Social support experiences when growing up with a parent with Huntington's disease

Health Psychol Behav Med. 2022 Jul 29;10(1):655-675. doi: 10.1080/21642850.2022.2104286. eCollection 2022.

Abstract

Background: Social support is a strong protector factor against the many negative effects stress and adversity in childhood can have on short- and long-term health. However, for young people who are exposed to adversity because their parent suffers from severe neurodegenerative disease, such as Huntington's disease (HD), support from close caregiving relationships can be compromised. This study aimed to investigate what current and past experiences young people who grow up with a parent with HD have with social support outside the parent-child context.

Methods: A total of 36 semi-structured qualitative interviews with individuals who had current and past experiences growing up with a parent with HD were analysed using thematic analysis.

Findings: Relationships were experienced as supportive when they provided a sense of love, care, or belonging; when they provided coping skills; and when they reduced or alleviated stressors at home. Barriers to receiving and accepting support included their parent's and others' lack of acknowledgement and understanding about their situation and the young people's own need to protect themselves or their family from support they feared could cause harm.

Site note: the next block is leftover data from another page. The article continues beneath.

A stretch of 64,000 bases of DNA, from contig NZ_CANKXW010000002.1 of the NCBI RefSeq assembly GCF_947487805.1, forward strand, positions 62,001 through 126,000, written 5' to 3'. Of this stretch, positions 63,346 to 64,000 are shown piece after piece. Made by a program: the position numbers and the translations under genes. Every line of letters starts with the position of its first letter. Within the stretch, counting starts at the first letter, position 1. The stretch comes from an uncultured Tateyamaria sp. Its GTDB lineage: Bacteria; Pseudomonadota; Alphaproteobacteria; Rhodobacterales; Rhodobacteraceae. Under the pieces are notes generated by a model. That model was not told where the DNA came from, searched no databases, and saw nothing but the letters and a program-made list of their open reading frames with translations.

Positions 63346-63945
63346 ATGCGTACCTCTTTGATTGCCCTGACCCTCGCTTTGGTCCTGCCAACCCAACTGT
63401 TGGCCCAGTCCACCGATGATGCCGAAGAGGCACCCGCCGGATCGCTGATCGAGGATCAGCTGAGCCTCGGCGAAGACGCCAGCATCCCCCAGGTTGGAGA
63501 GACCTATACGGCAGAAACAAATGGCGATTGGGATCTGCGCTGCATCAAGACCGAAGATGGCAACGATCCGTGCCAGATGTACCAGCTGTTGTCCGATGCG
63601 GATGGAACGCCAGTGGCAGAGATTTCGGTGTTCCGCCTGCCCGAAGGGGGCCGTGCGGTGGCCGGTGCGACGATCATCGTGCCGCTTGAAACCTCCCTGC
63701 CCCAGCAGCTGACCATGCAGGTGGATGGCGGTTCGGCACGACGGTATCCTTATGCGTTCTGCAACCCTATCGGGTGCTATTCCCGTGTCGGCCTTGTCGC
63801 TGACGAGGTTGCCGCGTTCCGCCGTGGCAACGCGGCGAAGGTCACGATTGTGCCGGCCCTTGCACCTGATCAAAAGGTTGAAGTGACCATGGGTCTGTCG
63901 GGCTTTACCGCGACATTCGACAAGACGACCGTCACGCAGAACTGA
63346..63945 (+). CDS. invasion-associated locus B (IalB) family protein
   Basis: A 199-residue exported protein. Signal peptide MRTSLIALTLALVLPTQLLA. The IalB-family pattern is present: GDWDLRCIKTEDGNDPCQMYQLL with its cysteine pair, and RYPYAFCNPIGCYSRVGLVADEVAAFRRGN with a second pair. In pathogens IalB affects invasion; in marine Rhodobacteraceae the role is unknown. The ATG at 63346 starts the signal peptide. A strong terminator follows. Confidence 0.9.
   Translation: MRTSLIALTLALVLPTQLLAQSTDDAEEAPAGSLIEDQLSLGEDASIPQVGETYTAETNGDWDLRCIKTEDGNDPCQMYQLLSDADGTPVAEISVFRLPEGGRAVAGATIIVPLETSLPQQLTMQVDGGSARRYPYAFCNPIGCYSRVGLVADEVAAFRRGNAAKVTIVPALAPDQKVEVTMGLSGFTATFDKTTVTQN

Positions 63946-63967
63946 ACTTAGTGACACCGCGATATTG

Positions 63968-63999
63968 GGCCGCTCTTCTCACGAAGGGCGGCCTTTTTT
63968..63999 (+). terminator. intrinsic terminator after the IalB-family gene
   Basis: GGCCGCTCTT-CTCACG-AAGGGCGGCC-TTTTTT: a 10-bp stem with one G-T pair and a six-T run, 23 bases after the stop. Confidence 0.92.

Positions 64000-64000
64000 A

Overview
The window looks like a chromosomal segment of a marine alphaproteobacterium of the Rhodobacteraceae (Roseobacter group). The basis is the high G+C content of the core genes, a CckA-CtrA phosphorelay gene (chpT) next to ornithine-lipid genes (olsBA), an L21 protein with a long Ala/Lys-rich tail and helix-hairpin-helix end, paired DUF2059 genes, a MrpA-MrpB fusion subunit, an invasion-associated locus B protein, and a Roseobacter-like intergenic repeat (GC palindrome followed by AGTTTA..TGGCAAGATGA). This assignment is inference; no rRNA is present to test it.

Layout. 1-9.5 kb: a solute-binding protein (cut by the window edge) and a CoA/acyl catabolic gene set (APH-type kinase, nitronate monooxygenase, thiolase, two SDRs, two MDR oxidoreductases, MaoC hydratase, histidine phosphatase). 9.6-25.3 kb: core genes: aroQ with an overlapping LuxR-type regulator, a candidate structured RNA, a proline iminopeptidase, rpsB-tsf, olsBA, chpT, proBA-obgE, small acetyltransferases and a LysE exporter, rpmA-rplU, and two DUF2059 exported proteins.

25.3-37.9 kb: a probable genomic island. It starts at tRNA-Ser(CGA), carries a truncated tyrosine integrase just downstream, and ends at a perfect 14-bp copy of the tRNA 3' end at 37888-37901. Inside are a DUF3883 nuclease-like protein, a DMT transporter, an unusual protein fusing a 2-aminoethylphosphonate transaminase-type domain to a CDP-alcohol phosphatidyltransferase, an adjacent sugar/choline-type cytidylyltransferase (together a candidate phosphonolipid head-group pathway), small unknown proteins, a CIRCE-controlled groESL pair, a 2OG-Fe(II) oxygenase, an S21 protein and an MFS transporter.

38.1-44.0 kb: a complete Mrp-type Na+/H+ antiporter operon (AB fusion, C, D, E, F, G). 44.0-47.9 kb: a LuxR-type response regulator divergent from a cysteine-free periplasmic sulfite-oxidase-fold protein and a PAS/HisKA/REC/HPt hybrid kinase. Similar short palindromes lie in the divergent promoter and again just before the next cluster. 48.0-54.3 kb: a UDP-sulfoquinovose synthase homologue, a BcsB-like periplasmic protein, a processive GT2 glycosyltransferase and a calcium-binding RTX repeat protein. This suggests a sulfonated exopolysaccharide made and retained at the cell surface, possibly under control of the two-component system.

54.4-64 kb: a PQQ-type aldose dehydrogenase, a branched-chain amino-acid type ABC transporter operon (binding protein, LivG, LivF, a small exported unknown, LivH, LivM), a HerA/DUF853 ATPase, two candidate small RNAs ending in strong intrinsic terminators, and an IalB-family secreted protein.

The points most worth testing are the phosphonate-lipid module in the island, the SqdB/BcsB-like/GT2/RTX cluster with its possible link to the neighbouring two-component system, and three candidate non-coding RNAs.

Conclusion: Our findings highlight the many important roles persons other than caregivers can have in helping young people who grow up with the distress and adversity of having a parent with a severe disease, such as HD. The findings suggest that by sustaining positive and adaptive emotions and/ or changing distressing emotions, social support help and can compensate for a lack of support in their caregiving relationships. In order for others to be experienced as supportive, the many barriers this vulnerable group may encounter must be addressed and overcome. Most importantly, support providers must understand how HD affects young people.

Keywords: Huntington’s disease; Social support; adversity; stress; young people.

Grants and funding

This work was funded by Stiftelsen Dam under Grant No. 2019/FO247779.